Nice this WTC skyscraper one, good that it was made :applause:.
Hey Sgt, do you mean these?does anyone have the links to the cams for the site?
Probably not. They added some communication equipment to some of the sections of the spire already. Some of this equipment protrudes far out enough that it would be in the path of the radome. So unless they plan on the spire being different then the original design then completion of the spire is probably no longer an option.Does anybody know if the cladding of the spire - the radome - eventually is gonna happen?
Thanks for your answer. That decision was made because of the radome's expenditure, right? I'm just wondering; hasn't this scaled-down decision been met with heavy criticism? It just seems puzzling to me, since it's such an integral part of the tower's identity.Probably not. They added some communication equipment to some of the sections of the spire already. Some of this equipment protrudes far out enough that it would be in the path of the radome. So unless they plan on the spire being different then the original design then completion of the spire is probably no longer an option.
But this is hardly the first such structure, of course. From this NYT article.Though eliminating the cladding will save about $20 million in construction costs, some of which the Durst Organization will recoup as part of its agreement with the Port Authority, Mr. Durst said that what doomed the radome was the prospect of maintaining such a complex structure more than a quarter-mile in the sky.
That is some verbal gymnastics right there. From the same article.Jordan Barowitz, the director of external affairs at Durst, said: “When the building is complete in 18 months or so, there will be no broadcast equipment on the spire. It will be a spire, lit with LEDs. I don’t know how you could call that an antenna. It’s a spire from which broadcast equipment will be suspended.” He referred to the three steel rings at the base of the mast, which will contain communication equipment.
From the Wikipedia pageThe spire was originally to be enclosed with a protective radome, described as a "sculptural sheath of interlocking fiberglass panels". However, the radome-enclosed spire was changed to a plain antenna. Douglas Durst, the chairman of the Durst Organization, stated that the design change would save $20 million. However, the tower's architect, Skidmore Owings & Merrill, strongly criticized the change. David Childs, the lead designer, said, "Eliminating this integral part of the building's design and leaving an exposed antenna and equipment is unfortunate ... We stand ready to work with the Port on an alternate design." After joining the project in 2010, the Durst Organization had suggested eliminating the radome to reduce costs, but the proposal was rejected by the Port Authority's then-executive director, Christopher O. Ward. Ward was replaced by Patrick Foye in September 2011. Foye changed the Port Authority's position, and the radome was removed from the plans.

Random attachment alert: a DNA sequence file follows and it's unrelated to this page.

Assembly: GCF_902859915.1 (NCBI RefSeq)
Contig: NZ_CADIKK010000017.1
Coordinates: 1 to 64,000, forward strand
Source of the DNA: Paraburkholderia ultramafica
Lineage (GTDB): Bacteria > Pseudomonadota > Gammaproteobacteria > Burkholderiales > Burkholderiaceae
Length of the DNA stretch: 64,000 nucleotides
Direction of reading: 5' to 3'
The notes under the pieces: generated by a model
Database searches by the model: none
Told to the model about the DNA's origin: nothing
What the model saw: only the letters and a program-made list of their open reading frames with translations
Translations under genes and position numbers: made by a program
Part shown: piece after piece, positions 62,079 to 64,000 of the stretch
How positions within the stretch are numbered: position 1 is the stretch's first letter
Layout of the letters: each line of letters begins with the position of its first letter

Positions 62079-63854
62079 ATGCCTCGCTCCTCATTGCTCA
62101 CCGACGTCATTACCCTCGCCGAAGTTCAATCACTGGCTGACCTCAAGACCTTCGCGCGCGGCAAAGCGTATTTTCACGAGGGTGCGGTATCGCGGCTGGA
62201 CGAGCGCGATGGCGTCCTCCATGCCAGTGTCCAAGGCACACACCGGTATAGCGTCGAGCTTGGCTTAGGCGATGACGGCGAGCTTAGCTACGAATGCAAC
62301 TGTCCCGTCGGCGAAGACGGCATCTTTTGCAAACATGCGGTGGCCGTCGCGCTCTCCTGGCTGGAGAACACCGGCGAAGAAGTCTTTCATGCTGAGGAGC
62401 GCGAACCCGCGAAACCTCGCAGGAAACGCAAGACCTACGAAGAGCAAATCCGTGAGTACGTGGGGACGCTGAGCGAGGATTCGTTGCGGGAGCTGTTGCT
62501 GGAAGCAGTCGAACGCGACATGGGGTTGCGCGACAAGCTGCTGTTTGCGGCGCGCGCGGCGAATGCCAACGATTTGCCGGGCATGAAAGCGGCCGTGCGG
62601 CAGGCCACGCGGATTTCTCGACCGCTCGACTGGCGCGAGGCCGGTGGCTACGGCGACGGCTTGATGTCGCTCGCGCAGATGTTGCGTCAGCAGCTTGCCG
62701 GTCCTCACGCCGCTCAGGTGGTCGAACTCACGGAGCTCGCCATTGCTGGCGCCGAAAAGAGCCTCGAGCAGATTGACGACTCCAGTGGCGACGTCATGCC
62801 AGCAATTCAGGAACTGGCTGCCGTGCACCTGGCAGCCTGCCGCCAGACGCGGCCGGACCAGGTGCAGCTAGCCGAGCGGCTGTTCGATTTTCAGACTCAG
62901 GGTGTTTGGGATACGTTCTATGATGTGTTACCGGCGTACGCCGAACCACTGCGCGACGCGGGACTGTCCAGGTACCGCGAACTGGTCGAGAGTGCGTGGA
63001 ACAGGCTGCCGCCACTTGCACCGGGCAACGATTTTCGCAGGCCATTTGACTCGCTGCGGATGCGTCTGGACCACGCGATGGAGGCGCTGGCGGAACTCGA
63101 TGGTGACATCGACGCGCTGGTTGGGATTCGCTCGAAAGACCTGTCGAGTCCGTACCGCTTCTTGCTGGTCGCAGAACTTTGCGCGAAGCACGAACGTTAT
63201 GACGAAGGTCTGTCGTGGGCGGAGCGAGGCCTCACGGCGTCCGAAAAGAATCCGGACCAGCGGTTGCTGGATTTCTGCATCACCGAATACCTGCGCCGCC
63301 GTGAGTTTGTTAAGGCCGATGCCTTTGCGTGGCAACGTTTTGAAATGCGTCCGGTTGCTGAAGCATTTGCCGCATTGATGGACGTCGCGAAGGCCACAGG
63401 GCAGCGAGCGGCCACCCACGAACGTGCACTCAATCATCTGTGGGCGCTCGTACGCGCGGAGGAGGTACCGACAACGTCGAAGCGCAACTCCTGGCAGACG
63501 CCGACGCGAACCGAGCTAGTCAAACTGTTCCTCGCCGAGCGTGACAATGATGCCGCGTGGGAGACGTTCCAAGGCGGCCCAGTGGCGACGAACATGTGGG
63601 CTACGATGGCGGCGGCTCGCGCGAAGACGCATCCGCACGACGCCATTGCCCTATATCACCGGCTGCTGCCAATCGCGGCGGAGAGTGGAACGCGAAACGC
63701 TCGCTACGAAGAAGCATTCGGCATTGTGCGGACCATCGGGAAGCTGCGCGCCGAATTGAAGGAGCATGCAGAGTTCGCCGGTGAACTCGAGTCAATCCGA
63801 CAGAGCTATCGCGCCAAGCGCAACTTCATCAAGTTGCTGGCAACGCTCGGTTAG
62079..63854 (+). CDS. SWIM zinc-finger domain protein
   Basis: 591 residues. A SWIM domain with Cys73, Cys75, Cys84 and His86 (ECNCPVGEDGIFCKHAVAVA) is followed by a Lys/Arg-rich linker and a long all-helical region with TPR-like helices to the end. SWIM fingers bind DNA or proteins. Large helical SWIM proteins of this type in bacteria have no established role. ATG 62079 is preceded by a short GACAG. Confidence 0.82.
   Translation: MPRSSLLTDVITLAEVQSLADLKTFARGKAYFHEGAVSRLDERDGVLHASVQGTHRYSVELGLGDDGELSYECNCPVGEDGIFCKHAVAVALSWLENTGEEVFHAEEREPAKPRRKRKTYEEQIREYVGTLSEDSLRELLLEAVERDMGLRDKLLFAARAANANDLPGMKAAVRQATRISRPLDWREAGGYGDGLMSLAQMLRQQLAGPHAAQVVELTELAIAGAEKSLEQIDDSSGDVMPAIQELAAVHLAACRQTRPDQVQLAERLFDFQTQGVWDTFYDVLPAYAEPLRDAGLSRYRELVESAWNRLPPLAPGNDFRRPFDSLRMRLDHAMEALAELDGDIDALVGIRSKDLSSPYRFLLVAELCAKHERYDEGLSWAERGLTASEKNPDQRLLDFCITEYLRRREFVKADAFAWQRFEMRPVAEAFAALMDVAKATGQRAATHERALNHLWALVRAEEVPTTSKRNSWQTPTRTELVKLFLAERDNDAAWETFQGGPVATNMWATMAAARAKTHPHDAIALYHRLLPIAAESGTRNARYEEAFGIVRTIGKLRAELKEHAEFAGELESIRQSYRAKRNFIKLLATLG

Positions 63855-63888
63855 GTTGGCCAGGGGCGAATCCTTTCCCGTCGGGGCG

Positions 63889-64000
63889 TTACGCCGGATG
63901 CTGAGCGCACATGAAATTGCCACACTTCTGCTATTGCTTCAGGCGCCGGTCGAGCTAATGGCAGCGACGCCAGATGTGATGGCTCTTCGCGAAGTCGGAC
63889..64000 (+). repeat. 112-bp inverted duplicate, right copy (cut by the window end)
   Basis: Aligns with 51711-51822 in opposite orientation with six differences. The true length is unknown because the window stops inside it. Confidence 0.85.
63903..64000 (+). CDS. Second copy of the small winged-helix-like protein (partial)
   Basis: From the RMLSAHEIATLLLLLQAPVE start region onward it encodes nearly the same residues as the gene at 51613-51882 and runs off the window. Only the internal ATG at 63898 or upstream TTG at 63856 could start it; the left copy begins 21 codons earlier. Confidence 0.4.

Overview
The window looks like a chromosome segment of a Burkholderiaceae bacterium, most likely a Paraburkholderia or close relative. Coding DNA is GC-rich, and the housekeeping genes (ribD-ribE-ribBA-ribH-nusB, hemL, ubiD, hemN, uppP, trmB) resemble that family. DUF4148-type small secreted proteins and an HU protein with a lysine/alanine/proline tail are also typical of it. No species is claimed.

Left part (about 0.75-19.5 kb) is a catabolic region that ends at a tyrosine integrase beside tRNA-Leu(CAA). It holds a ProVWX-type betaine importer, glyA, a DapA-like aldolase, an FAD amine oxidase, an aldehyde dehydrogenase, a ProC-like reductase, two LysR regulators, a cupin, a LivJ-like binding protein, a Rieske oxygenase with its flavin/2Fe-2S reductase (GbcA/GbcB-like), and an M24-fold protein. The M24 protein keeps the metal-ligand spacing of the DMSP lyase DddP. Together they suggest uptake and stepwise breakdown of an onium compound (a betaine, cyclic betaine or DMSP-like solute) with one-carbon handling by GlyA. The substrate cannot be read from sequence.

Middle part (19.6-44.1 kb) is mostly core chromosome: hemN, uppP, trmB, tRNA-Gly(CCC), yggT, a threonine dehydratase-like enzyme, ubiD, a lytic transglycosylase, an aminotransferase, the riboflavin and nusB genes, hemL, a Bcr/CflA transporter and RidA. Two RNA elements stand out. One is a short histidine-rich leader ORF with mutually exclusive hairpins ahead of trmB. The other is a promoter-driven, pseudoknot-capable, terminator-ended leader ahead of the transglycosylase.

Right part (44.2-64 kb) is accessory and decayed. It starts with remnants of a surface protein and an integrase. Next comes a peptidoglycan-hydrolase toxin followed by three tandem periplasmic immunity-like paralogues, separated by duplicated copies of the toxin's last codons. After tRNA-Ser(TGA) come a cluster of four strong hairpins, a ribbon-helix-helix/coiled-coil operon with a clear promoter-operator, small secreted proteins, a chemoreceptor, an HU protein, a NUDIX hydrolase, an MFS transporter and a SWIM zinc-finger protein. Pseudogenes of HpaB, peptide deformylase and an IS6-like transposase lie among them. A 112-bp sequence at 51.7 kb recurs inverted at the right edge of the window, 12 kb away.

So an antenna/spire is what makes this thing the tallest building in the Western Hemishpere? So if I wear a really tall hat does that make me taller? It is an embarrassment that 1 equally tall building is replacing 2 equally tall buildings and we are supposed to be amazed at this mockery. When did we become people that applauded mediocrity? When will the sheeple see what is really going on and strive for greatness?
Thanks. I've read about the height definitions, but that doesn't interest me that much. It's more about the design and what it contributes to the tower. It seems to be such a sharp deviation from the original plan to not go with the cladded spire. How can anyone accept that kind of scale-down just before the completion? I mean especially considering the symbolic signifiance of this building's succes.Of course it did. And the redesign once again jeopardized the definition as a spire that contributes to building height vs a mast or antenna that does not.
I don't suggest this as another opportunity to discuss whether people feel that it counts as spire or not. This thread already has hundreds of pages on that.
But regardless of whether you consider it an architectural spire or not, it remains a sad bit of value engineering on one of the most expensive buildings ever constructed at $3.9B. Penny pinching that did not even really dent that number by very much. But due to a dumb financial agreement resulted in immediate profit to the developer.
But this is hardly the first such structure, of course. From this NYT article.
That is some verbal gymnastics right there. From the same article.
From the Wikipedia page